You Don’t Get 3 Strikes When Filing A Complaint

December 12, 2014Articles Law360

Reprinted with permission from Law360. (c) 2014 Portfolio Media. Further duplication without permission is prohibited. All rights reserved.

In a 28-page opinion released Nov. 25, 2014, in the Tropicana Entertainment bankruptcy (Bank. D. Del. 08-10856), Judge Carey of the Delaware Bankruptcy Court provided an opinion regarding a defendant’s motion to dismiss an amended complaint. Judge Carey granted the majority of the motion to dismiss, denying a second request for leave to amend because “The Trustee has now had ample opportunity to present a properly pled complaint.” This ruling illustrates the importance of providing all the necessary details and required allegations in a complaint, particularly if the court has already provided you with one “do-over”.

Background

Pursuant to the confirmed plans in the Tropicana bankruptcy cases, Lightsway Litigation Services LLC was appointed as the trustee of a litigation trust tasked with pursuing claims against insiders of the debtors. On Feb. 17, 2010, the trustee filed a complaint against William J. Yung III, Wimar Tahoe Corporation, Columbia Sussex Corporation and others asserting claims for breach of fiduciary obligations, breach of contract, breach of the implied covenant of fair dealing, and equitable subordination. The defendants filed a motion to dismiss the complaint and, after a hearing, the court entered an order denying the motions to dismiss, but directing the trustee to file an amended complaint. On Feb. 9, 2011, the trustee filed the first amended complaint against Yung, Wimar and Columbia. Opinion at *3.

The defendants filed another motion to dismiss. After briefing and oral argument, the court entered the opinion and corresponding order granting the motion in part and denying it in part.

Judge Carey’s Opinion

While the amended complaint contains five claims, all of which are addressed in the motion to dismiss and the opinion, the only claim this article will discuss is the trustee’s amended claim that “[defendant] Yung breached fiduciary duties owed to the Debtors based upon his equity ownership and control of the management, operation, and finances of the Debtors.” Opinion at *17.

This section of the opinion spans pages 17-21, providing a detailed analysis of who is owed fiduciary duties, and when. When a company is healthy, all duties are owed to the equity holders; in this case the parent company. “When a corporation is solvent, those duties may be enforced by its shareholders, who have standing to bring derivative actions on behalf of the corporation.”[1] And when a company is insolvent, fiduciary duties are owed to the creditors as they are “the principal constituency injured by any fiduciary breaches that diminish the firm’s value.”[2] As stated by the court, “[t]he solvency or insolvency of the corporation determines which constituency has the right to pursue a derivative claim based on a breach of fiduciary obligation.” Opinion at *20.

Citing the Delaware Chancery Court’s Production Resources decision,[3] the opinion states that “To meet the burden of pleading insolvency, a plaintiff must plead facts showing that the debtor-corporation has either 1) a deficiency of assets below liabilities with no reasonable prospect that the business can be successfully continued in the fact thereof, or 2) an inability to meet maturing obligations as they fall due in the ordinary course of business.” Opinion at *20-21. In this case, the trustee failed to plead specific facts, alleging only that “[the defendant's] misconduct propelled the Debtors into insolvency, which ultimately led to the filing of the bankruptcy cases in the Spring of 2008.” Opinion at *20.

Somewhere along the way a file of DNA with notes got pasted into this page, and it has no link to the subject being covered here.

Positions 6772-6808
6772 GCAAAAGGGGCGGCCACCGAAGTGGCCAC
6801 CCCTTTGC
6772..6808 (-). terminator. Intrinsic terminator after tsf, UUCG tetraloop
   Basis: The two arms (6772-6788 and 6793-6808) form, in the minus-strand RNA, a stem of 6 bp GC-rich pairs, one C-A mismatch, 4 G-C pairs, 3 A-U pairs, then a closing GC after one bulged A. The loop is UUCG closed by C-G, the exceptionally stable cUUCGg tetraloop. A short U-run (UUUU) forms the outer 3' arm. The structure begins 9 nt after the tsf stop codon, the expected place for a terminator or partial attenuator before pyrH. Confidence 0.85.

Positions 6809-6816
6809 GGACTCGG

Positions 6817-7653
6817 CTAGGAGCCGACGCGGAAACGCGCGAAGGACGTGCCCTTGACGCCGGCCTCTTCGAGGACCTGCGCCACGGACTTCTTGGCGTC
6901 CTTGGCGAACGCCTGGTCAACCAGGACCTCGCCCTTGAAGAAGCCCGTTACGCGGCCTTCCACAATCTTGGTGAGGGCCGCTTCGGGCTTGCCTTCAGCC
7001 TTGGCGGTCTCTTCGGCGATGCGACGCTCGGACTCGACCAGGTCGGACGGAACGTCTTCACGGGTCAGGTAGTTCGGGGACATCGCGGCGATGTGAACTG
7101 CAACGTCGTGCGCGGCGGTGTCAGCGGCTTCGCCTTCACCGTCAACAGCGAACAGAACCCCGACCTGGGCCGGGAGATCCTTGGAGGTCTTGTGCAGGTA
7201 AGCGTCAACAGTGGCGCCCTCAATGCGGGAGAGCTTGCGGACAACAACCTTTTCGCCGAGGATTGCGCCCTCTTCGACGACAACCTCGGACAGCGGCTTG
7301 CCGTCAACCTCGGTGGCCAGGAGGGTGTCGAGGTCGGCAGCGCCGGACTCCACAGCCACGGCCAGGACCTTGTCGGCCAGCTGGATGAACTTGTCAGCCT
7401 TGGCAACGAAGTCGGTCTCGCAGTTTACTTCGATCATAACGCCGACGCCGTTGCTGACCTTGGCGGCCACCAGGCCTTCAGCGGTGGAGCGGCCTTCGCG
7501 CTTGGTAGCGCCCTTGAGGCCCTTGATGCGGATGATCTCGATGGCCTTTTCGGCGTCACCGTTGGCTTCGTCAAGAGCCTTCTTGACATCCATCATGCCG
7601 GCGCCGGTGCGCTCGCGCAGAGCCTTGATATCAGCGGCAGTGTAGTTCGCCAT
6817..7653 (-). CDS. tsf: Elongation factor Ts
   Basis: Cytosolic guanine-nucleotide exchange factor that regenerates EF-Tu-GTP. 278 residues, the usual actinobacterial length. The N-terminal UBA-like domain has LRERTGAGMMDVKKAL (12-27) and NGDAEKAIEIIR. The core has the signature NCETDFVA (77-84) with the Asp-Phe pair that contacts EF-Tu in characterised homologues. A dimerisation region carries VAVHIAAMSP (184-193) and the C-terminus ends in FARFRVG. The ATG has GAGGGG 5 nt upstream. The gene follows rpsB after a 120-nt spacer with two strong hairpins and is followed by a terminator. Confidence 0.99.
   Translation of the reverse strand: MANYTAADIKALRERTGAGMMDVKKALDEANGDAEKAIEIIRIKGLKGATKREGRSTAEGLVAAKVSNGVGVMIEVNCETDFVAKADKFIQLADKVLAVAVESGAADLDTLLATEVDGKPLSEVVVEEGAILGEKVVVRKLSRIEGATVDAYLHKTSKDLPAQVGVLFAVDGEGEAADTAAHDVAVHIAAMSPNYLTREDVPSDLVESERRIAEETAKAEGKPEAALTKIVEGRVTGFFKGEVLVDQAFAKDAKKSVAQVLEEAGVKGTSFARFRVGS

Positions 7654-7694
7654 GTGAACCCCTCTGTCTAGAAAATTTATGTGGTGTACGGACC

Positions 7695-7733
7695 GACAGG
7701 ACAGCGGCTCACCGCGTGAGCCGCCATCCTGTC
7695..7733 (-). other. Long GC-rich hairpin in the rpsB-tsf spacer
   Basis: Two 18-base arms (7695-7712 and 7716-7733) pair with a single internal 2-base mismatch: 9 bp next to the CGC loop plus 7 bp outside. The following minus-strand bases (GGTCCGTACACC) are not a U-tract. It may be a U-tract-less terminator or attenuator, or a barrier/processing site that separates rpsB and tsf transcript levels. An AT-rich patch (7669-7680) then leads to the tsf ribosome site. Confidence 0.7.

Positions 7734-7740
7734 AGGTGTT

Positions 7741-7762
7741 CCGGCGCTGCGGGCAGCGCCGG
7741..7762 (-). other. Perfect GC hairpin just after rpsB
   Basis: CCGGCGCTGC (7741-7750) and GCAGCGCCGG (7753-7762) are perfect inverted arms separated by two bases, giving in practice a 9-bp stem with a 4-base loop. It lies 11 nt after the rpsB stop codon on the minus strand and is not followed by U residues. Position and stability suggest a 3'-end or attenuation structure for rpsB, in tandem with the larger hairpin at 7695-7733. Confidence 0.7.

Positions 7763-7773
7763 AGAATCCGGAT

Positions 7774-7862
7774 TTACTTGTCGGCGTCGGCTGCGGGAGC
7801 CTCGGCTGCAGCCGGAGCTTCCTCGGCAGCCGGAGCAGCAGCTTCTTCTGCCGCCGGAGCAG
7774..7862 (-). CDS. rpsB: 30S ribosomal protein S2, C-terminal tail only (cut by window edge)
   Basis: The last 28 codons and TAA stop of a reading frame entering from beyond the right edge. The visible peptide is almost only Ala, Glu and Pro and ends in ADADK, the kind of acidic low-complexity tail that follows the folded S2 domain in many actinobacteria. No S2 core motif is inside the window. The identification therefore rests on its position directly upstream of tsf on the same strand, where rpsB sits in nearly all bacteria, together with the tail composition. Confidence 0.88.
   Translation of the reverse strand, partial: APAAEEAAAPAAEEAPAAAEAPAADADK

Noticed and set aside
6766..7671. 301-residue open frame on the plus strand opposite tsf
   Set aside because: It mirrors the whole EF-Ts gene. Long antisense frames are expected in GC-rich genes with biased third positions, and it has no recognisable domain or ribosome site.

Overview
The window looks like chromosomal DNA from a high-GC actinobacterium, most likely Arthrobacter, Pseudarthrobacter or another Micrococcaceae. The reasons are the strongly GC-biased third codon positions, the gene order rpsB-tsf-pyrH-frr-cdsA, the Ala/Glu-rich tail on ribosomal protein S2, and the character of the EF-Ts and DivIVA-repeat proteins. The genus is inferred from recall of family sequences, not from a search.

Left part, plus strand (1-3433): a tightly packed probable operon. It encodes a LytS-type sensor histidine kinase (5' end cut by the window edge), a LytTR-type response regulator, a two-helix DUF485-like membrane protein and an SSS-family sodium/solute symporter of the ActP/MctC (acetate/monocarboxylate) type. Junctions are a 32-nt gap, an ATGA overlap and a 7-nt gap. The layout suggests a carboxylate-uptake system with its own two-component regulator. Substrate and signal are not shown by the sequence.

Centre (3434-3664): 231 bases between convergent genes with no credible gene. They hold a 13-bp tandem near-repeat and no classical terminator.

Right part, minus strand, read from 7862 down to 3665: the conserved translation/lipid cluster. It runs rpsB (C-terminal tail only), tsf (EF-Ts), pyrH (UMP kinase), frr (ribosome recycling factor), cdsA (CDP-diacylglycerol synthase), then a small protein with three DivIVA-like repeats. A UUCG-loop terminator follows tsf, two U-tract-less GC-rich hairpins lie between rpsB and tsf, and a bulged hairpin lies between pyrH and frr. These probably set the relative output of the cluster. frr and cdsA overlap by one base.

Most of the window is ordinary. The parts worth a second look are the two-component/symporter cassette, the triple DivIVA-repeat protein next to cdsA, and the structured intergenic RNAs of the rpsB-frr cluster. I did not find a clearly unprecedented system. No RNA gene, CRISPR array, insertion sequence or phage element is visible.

While there is no doubt that the debtors filed for bankruptcy, “[the complaint contains] no facts to provide a basis from which [the court] can infer whether any or all of the Debtors were insolvent or when insolvency occurred.” Opinion at *21. Although the defendants did not raise insolvency in their motion to dismiss the original complaint, this is a necessary fact for the plaintiffs to establish standing. As the Third Circuit has held, “[i]t is the plaintiffs’ burden, at the pleading stage, to establish standing.”[4] The plaintiff’s failure to plead sufficient facts to establish standing led to the court’s holding that “The Trustee has now had ample opportunity to present a properly pled complaint. The request for leave to again amend the complaint is denied.” Opinion at *21.

Lessons Learned

In this case, the failures of the trustee in crafting a complaint that satisfied the pleading standards of the Delaware bankruptcy court, even with two bites at the apple, led to the court’s dismissal of a cause of action that could have resulted in significant damage awards for the trustee. In the pleading stage of an action, not only must you plead each required element of a complaint, but you must also establish that you have standing to bring the complaint and that the court has jurisdiction to hear it. As shown in this case, the ability to amend a complaint pursuant to Federal Rule of Bankruptcy Procedure 7015 is not unconditional.

Pleading requirements are rather straightforward and can be easily overlooked. Yet, their importance cannot be overstated. Procedural victories can provide the same relief as victories after a hearing on the merits and can be significantly less expensive to obtain. While efforts to obtain a procedural victory may require extensive briefing and contain an element of uncertainty, if successful, they avoid the cost of discovery and a trial. Thus, it behooves litigants to carefully guard against making procedural mistakes and to ensure that pleadings are complete. This holds doubly true when filing an amended pleading.

Reprinted with permission from Law360. (c) 2014 Portfolio Media. Further duplication without permission is prohibited. All rights reserved.